From pantry pack rat to pantry paradise (part two)

Part TWO of a SIX part series revealing this pantry one shelf at a time. Click on photos to enlarge!

photo of young mother in her kitchen

Sharyn in her Kitchen, what lies behind closed doors is about to be revealed

Sharyn loves her home, loves cooking but hates her pantry more than anything else in her kitchen. She has a husband, two small children and a busy life. Unable to do it alone, she called in the big guns and prepared for an overhaul.

Her biggest frustrations were not knowing what was in her pantry and when she did know it was in there ‘somewhere’ she had difficulty finding, removing, using and replacing items on a day to day basis. She was ready to totally update her kitchen because she believed the fault was in the SIZE of her kitchen.

Here is a BEFORE photos of Sharyn’s Pantry for you to review.

Photo of cluttered pantry before any work was done on it.

This is a typical household pantry

Let’s examine the TOP shelf!

photo of top shelf of a pantry showing stacks of items about to topple

The contents of the top shelf were about to topple on the unwary

BEFORE Sharyn used a range of different sized containers and simply filled the shelf to almost capacity. It was difficult to remove items and even more difficult replacing them after use. Items at the back of the deep shelf simply went missing in action, hidden from view and often repurchased during the next shopping expedition, creating the need for even more, unnecessary, storage.  

DURING When reviewing Sharyn’s pantry we looked at where things would be best stored. The items that were currently stored on this shelf were not working at all. It was decided to move these items elsewhere and open up this space for items that were light weight or unopened.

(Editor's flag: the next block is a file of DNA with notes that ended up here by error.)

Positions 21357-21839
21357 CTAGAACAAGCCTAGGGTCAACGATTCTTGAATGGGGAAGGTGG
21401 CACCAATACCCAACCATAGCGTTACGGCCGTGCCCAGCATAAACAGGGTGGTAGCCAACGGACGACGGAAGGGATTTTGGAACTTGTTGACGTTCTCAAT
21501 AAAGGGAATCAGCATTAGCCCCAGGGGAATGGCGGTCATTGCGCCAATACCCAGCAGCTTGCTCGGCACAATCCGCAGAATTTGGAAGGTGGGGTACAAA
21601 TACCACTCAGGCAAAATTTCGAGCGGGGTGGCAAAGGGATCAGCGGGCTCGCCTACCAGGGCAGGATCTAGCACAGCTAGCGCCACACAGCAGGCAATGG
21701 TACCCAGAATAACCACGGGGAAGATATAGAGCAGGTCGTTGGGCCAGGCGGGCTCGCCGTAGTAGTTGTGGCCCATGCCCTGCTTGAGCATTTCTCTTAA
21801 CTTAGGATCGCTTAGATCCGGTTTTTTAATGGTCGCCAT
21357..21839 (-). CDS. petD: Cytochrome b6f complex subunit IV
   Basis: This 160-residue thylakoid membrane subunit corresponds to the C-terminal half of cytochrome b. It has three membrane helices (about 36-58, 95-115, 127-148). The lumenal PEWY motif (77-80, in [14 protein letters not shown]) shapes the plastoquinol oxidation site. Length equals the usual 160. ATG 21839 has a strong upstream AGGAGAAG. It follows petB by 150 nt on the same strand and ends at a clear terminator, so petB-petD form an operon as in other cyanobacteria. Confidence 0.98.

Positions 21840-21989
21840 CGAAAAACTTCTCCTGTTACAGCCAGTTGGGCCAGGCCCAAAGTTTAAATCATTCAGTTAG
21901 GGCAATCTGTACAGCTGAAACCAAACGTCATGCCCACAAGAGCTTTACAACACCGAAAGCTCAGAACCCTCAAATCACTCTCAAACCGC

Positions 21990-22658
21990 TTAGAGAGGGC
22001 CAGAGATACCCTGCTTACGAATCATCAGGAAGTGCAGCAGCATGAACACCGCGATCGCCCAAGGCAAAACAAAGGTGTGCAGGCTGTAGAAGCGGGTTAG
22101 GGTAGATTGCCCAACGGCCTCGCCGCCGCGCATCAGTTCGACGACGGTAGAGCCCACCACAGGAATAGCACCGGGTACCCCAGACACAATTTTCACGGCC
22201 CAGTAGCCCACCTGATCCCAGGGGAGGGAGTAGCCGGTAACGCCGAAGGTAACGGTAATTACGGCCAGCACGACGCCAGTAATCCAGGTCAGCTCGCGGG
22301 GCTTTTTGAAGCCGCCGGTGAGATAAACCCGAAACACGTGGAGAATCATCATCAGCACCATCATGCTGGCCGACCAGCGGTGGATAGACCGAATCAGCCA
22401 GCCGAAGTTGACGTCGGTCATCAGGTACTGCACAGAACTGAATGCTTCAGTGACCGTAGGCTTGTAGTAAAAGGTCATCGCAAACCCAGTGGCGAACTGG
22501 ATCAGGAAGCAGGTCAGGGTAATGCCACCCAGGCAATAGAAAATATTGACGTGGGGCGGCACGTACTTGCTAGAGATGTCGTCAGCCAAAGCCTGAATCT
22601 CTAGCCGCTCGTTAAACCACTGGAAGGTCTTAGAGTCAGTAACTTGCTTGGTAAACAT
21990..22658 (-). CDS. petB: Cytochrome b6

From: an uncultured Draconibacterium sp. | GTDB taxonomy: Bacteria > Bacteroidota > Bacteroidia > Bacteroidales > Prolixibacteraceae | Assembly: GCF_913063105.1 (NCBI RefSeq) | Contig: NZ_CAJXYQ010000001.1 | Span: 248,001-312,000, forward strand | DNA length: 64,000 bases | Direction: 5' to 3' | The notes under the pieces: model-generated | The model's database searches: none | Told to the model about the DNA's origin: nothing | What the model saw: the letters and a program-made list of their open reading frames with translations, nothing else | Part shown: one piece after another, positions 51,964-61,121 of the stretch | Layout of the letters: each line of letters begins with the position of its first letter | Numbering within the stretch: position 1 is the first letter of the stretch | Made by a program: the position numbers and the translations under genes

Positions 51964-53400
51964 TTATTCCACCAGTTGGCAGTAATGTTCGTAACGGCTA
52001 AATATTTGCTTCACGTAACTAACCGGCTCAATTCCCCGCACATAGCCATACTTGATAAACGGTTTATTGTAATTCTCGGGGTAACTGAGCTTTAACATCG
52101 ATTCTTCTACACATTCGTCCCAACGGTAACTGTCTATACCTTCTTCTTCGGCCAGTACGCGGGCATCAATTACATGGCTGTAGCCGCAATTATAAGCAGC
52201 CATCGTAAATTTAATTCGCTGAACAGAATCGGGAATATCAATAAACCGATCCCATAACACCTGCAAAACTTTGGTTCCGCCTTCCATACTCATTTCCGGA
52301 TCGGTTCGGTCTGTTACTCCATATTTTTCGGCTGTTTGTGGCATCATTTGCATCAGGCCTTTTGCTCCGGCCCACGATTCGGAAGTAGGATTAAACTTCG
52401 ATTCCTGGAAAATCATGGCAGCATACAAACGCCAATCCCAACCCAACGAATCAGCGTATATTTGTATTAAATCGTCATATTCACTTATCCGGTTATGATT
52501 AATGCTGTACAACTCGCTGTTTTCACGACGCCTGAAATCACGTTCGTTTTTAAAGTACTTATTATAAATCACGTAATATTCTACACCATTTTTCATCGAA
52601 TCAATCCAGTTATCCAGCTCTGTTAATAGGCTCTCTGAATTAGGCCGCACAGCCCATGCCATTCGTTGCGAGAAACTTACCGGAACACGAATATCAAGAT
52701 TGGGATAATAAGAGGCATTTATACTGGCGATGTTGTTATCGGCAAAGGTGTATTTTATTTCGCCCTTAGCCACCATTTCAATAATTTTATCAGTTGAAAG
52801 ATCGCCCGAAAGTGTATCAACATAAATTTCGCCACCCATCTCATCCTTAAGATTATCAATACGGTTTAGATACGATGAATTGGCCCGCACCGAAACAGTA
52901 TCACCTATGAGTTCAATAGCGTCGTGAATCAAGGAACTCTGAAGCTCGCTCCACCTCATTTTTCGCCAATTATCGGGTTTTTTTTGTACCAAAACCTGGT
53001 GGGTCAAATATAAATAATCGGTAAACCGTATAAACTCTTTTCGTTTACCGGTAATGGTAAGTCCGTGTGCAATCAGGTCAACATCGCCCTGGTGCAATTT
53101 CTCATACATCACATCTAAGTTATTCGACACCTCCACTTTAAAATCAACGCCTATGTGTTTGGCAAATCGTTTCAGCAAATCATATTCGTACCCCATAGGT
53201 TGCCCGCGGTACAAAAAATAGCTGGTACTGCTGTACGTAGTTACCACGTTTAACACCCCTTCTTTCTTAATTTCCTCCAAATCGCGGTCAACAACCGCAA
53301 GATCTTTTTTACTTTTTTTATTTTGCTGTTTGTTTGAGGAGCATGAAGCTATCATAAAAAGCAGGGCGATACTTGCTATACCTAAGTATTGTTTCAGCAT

AFTER Top shelves often pose a storage problem simply because items spread out and get lost. The easiest and least expensive solution is to install tubs to contain unopened and lighter weight items like napkins, paper towels, packets of biscuits, cereal and cake mixes. Choose tube to suit the width and depth of your cupboard. Take measurements of your cupboard and then shop for containers that will fit your specific circumstances. Every cupboard will have different needs. This cupboard has recesses on both sides of the door so only the middle container comes out in one movement. To remove the left or right hand containers the middle one has to move first. So it’s best to place items most frequently used in the middle container. Regardless accessing, removing and replacing items on this top shelf will be a breeze from now on and Sharyn is delighted with the very cost effective solution.  
photo of top shelf of pantry showing three tubs containing unopened and light items

Now the top shelf is the holder of lighter weight and unopened items.

Now that the top shelf is organised we will move down to the second shelf.  The series of 6 blog posts will show you how we reorganised and maximised each shelf so you can replicate it at home.  Be sure to see all 6 posts:

From Pantry Pack Rat to Pantry Paradise Part One – overview of the pantry

From Pantry Pack Rat to Pantry Paradise Part Two– top shelf solution

From Pantry Pack Rat to Pantry Paradise Part Three– second shelf, cans, jars

From Pantry Pack Rat to Pantry Paradise Part Four – third shelf, oils, baking

From Pantry Pack Rat to Pantry Paradise Part Five – dry goods, cereals

From Pantry Pack Rat to Pantry Paradise Part Six- pasta and legumes, potatoes and onions

For more information about how to organise your home read From Stuffed to Sorted or call us for a consultation 0418 597 297.

Psst:  If your paperwork is out of control book into our Melbourne Paper Flow workshop on 8 Sept 2014. You’ll be glad you did!

MaryAnne Bennie is an expert professional organiser, trainer, speaker and author. Her best selling books From Stuffed to Sorted and Paper Flow may be purchased on her website.